Sarah Leamon: Social cohesion, bodily autonomy, and the political debate over mandatory vaccinations

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      Last week, the federal government announced a mandate that will require federal public employees to be vaccinated against COVID-19. The mandate will also require all commercial air, interprovincial rail, and cruise-ship passengers to be fully vaccinated no later than October.

      The next day, Liberal Leader Justin Trudeau asked for Parliament to be dissolved, triggering a federal election slated to take place on September 20.

      Mandatory vaccines for Canadians have been a hotly debated issue over the last few months. With nearly 65 percent of the population fully immunized against COVID-19, Canada boasts one of the highest vaccination rates in the world. Even still, the push is on to eradicate COVID-19 and thereby end this global pandemic once and for all. Many argue that the only way to do this is with maximum vaccination rates.

      The ethics of mandating vaccines, however, remains contentious.

      The dilemma here lies between public health ethics and individual liberty. It was not very long ago that lawyers and activists fought to secure bodily autonomy rights—particularly for women and other vulnerable minorities—in courtrooms throughout our country. In many respects, these battles are still far from being settled. 

      However, for many Canadians, the landscape of the pandemic has dramatically shifted the lens on bodily autonomy issues when it comes to the very limited scope of COVID-19 vaccines.  Since becoming available, there has been overwhelming public support for vaccines throughout our country. 

      With the vast majority of Canadians more than happy to roll up their sleeve, some remained hesitant, though. As of June, more than 20 percent of Canadians indicated hesitancy toward immunization—with one in 10 saying that they definitely will not get the shot.

      The rising politicization of the pandemic, coupled with an increasingly overt vaccinated-versus-unvaccinated narrative, is doing no favours when it comes to social cohesion and unity with our fellow neighbours.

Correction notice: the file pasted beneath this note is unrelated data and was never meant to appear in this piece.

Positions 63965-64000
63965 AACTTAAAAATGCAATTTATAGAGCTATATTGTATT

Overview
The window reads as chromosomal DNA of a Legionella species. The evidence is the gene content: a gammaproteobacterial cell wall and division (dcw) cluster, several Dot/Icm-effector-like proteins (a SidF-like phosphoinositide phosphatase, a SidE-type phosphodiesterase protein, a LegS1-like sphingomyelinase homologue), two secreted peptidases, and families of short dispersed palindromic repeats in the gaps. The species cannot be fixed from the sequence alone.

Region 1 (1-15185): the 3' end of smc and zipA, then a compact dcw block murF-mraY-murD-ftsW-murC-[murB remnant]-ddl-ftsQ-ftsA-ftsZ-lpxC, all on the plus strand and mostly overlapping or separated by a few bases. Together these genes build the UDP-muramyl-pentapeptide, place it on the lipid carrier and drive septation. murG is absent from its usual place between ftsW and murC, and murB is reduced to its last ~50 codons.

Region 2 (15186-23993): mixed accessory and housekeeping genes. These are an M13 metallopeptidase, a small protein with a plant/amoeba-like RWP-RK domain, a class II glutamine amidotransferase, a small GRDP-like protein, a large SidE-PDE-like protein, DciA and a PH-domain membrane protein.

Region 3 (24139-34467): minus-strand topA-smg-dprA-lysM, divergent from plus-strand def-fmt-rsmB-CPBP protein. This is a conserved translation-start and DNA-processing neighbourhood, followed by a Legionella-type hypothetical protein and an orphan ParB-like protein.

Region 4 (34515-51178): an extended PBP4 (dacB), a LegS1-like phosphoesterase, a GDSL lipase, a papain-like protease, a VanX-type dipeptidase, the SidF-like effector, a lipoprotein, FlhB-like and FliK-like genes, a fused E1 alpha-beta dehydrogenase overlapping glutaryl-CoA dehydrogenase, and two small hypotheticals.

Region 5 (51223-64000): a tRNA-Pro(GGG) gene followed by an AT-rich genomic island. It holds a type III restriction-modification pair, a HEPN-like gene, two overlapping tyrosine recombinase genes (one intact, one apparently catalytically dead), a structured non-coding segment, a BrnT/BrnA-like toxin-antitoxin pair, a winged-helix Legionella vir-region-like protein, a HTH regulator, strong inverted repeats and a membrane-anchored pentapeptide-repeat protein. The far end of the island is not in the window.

In fact, recent polls indicate that vaccinated Canadians are becoming increasingly intolerant of their unvaccinated counterparts. An Angus Reid Institute poll revealed that about 75 percent of vaccinated Canadians have no sympathy for unvaccinated people who fall ill with COVID-19. This comes at the same time that our B.C.'s Office of Human Rights Commissioner has launched an investigation into the rise of hate incidents and prejudice during the pandemic.

      Whether you are for the vaccines or against them, one thing is certain—the pandemic is polarizing society and deepening divides between us. 

      And now, cue the federal election.

      With vaccines as a hot-button issue, various party leaders are already weighing in on their approach to mandatory inoculation and how best to end the pandemic sooner rather than later.

      Conservative Leader Erin O’Toole has already voiced his opinion on the issue, saying that his party would not support mandatory vaccines.

      Instead, O’Toole says a Conservative-led government would prefer regular rapid testing to keep workplaces and other public spaces safe from COVID-19. He has described the Liberals' plan for mandated vaccines as divisive. He believes that Canadians would prefer a more reasonable, balanced approach that protests the sanctity of their personal health-care decisions.    

      Trudeau, on the other hand, has been less than consistent in his messaging. 

      Although he supports mandated vaccines for many Canadians, a recent online notice stated that there would be alternative options available for those who refuse the vaccine. This was taken down and later described as erroneous. Trudeau has since said that those who choose not to get vaccinated will face consequences. What those consequences may be, however, has not been outlined in any detail. 

      NDP Leader Jagmeet Singh has voiced his support for mandatory vaccines, stating that employees who refuse vaccinations for reasons other than health could face disciplinary measures at work. He views this as necessary to protect the health and safety of all Canadians. 

      Whichever approach you prefer, however, our focus should be on cohesion, rather than division. 

      Politicizing the pandemic—and the vaccine itself—for electoral gain detracts from the real issue at hand and creates a deeply divisive wedge issue, capable of pushing Canadians further apart. 

      Instead, our leaders should push partisan politics aside on this particular issue. 

      Tackling vaccination rates with a balanced and consolidated approach to health, science and clear messaging will foster solitary and enhance trust not only between individual Canadians, but also with respect to the government and ongoing healthcare initiatives.  

      This approach may not only help to put this pandemic in our rear-view mirror once and for all, but could also be instrumental in rebuilding trust and goodwill in our communities. Regardless of whatever your political views may be, that is something we should all be able to get behind.